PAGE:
Brautigam's slowly unfolding Mozart concerto cycle now presents a pair from 1785-6, coincident with the composition of Le nozze di Figaro, K.492. The scores of both concertos reflect this in their operatic devices and the greater use of woodwind for presentation and development of important material. Mozart’s concerto writing reaches a climax in the Piano Concerto in C minor, K. 491. The first movement, for example, is longer and more formally complex than earlier concerto first movements. There is an unrivalled level of intensity in the interaction between the piano and the orchestra, including an extraordinary confrontation between its two thematic forces in the development section (bars 330–45).

The next concerto, K 503 in C Major, was composed in December 1786. It too is on a larger scale than previous concertos, and in its way as imposing as the great K. 491. It too shows signs of stylistic experimentation. The entry of the piano leading into the statement of the main theme in the first movement, for example, combines intimacy and grandeur in an unprecedented manner. The pairing of these two concertos gives an opportunity to enjoy the contrasts between them and to savour their innovations - to the extent that Mozart himself called them, together with the later concertos, as 'Grand'.

Die Kölner Akademie, in their period instrument incarnation, are Brautigam's accompanists. For both of these concertos they have plenty to do, as the orchestral part is much more extended and complex, so much that K 491 and K 503 have been called 'concertante' works. Soloist and orchestra are on much more even terms, and the dialogue between them is very well expressed, thanks to conductor Michael Willens. The Akademie consist of strings 4,4,2,2, flute and pairs of oboe, clarinet, bassoon, horn, trumpet and timpani. This gives a balance which brings clarity to the woodwind's extra presence in these concertos, although some might think that the recording balance favours them too much.

Comparison with other (RBCD) complete cycles of the Mozart piano concertos in period performances by Bilson/Gardiner, Immerseel/Anima Eterna and Sofronitsky/Karolak showed that Brautigam/Willens had consistently faster tempi, especially in the slow movements. These differences often strongly affected the atmosphere of each movement. For example, a noticeable faster opening to K 491 was rather closer to Mozart's "Allegro" instruction, so that the mood coming across in the opening bars was for me more like a hide and seek game between the darker Comedia dell' Arte characters, rather than expressing plain pathos. Brautigam's greater speed for the Larghetto of K 491 allowed him to float its solo cantilena quite convincingly, preserving its innocence. The other pianists, often at considerably slower paces, ran into the problem of rapid decay of the Walter piano's treble notes, so that the melody became disjointed and difficult to phrase; Sofranovich was actually plodding, note by note. Bilson tackled the problem by adding spontaneous ornamentation, thus effectively joining together the melody notes. Another plus for Brautigam was the truly Mozartian nature of his own cadenzas, not overdone or anachronistic like those of mentioned above. They fitted perfectly into their context, stylish but never causing a hiatus in the music's flow.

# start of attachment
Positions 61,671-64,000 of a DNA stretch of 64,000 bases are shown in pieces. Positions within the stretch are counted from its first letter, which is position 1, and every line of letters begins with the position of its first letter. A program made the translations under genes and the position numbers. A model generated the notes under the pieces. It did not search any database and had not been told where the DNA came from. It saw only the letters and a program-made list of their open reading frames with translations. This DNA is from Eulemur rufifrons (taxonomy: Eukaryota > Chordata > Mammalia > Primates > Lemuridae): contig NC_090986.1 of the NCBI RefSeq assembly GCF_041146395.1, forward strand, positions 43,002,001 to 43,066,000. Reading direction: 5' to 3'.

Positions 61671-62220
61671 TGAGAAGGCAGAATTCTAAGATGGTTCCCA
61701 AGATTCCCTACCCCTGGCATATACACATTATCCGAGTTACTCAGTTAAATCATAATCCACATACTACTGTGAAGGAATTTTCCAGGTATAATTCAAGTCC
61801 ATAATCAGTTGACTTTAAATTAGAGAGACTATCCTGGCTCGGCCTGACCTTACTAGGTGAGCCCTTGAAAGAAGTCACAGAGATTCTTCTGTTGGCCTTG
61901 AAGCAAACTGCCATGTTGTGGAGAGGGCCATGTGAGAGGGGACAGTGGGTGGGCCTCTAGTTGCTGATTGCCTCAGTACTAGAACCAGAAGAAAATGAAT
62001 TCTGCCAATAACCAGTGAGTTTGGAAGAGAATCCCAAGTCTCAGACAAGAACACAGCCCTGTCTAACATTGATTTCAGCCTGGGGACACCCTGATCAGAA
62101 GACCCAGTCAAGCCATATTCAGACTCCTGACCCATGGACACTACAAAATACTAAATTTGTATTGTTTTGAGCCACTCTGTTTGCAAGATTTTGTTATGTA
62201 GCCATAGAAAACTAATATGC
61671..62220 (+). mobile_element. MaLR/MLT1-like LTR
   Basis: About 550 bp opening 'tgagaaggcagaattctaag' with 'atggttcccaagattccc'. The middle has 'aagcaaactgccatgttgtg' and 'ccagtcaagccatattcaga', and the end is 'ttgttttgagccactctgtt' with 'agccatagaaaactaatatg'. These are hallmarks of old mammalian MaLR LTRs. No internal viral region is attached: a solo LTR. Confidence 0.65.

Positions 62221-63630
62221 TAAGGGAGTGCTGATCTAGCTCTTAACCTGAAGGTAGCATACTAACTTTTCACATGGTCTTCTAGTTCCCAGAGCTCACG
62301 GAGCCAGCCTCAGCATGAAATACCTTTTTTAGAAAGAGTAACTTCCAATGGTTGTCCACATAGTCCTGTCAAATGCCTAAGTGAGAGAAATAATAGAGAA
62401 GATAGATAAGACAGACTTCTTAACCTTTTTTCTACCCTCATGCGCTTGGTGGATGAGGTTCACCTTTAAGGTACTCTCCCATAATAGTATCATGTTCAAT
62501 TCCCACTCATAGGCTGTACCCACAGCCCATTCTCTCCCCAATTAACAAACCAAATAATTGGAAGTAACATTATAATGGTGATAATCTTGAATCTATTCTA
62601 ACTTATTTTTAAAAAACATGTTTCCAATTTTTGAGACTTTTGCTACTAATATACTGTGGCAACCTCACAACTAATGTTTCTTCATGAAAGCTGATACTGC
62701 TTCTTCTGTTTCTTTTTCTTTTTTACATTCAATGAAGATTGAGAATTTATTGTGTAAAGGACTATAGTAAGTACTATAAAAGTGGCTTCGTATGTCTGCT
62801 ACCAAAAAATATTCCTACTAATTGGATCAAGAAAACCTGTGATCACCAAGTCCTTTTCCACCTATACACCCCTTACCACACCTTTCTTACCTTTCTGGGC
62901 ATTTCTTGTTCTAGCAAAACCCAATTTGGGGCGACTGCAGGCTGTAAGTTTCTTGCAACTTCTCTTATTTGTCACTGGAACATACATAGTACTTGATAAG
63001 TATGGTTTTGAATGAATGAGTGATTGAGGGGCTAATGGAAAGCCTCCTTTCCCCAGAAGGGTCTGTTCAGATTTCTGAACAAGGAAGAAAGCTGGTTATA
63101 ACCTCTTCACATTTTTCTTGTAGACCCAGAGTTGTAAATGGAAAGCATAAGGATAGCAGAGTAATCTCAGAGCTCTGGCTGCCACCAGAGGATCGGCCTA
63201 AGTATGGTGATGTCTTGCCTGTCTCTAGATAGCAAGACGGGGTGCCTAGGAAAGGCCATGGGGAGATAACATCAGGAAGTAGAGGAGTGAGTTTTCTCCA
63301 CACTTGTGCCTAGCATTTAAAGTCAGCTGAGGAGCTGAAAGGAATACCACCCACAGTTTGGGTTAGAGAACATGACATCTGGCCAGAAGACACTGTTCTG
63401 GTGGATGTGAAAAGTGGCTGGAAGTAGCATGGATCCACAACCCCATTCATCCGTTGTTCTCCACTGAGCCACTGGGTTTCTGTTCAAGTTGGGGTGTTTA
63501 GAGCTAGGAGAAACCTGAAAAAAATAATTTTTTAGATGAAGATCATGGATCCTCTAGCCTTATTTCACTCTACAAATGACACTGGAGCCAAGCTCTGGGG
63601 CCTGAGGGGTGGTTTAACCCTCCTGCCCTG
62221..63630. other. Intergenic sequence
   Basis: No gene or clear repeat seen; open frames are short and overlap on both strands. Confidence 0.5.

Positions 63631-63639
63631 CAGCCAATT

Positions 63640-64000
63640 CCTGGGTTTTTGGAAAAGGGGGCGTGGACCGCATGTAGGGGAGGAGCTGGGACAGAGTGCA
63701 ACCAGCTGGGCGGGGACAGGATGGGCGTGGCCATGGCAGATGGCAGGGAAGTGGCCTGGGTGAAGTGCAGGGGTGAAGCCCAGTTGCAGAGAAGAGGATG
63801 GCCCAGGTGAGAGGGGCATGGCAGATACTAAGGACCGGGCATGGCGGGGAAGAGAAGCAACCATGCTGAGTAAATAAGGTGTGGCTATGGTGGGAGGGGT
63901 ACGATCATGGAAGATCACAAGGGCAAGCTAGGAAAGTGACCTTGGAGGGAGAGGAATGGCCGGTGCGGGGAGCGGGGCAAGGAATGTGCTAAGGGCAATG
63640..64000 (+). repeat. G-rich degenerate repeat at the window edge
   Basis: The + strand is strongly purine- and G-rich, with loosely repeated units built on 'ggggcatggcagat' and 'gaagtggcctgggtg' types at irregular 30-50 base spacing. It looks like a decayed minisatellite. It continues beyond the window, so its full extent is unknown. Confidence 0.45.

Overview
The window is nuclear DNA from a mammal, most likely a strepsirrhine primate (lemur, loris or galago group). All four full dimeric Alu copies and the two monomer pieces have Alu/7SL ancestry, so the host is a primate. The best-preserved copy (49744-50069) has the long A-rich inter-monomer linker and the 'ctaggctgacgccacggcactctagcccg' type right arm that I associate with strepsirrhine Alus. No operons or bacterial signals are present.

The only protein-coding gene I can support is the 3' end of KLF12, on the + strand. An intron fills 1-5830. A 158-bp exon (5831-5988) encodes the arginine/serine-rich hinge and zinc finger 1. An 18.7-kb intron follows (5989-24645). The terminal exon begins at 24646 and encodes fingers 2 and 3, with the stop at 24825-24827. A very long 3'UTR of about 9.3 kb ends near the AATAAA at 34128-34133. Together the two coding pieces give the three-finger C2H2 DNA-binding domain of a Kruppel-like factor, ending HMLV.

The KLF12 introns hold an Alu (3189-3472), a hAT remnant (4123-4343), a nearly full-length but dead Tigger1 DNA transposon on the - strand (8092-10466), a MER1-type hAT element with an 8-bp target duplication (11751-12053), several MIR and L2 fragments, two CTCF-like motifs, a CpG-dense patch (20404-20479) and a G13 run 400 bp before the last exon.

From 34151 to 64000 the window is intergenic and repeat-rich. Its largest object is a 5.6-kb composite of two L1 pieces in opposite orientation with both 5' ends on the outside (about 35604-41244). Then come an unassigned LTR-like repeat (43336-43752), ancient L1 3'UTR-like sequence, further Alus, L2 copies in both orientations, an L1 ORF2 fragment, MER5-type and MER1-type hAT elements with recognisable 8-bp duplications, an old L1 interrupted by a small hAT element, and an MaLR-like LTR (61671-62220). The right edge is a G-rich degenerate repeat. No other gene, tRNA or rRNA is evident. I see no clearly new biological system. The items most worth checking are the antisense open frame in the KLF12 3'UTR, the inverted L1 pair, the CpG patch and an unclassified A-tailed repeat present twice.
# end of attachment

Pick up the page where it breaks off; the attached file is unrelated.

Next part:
Overall, Brautigam and Willems have a fine understanding of the status of these concertos, although perhaps the heavy weight of that status somewhat inhibited their enthusiasm and spontaneity. Both orchestra and soloist present beautifully played Mozart, particularly in presenting the almost constant orchestra-solo dialogues, so much a feature of K 491 and 503. But for me the performances lack the final touch, that "must hear that again" feeling. Nevertheless, collectors of the BIS set of concertos need not hesitate to buy on this account.

Well produced as usual, the church recording makes the orchestra sound larger, with the woodwind having plenty of presence, often delightedly so. Balancing period pianos with orchestra is notoriously difficult, but the different tonal qualities along the registers is nicely captured, the bass being quite strong but the tenor range rather weaker, so that some of the Alberti Bass accompaniment figures were hard to hear with the orchestra joining in.

A welcome addition to the BIS Mozart concerto series.

Copyright © 2012 John Miller and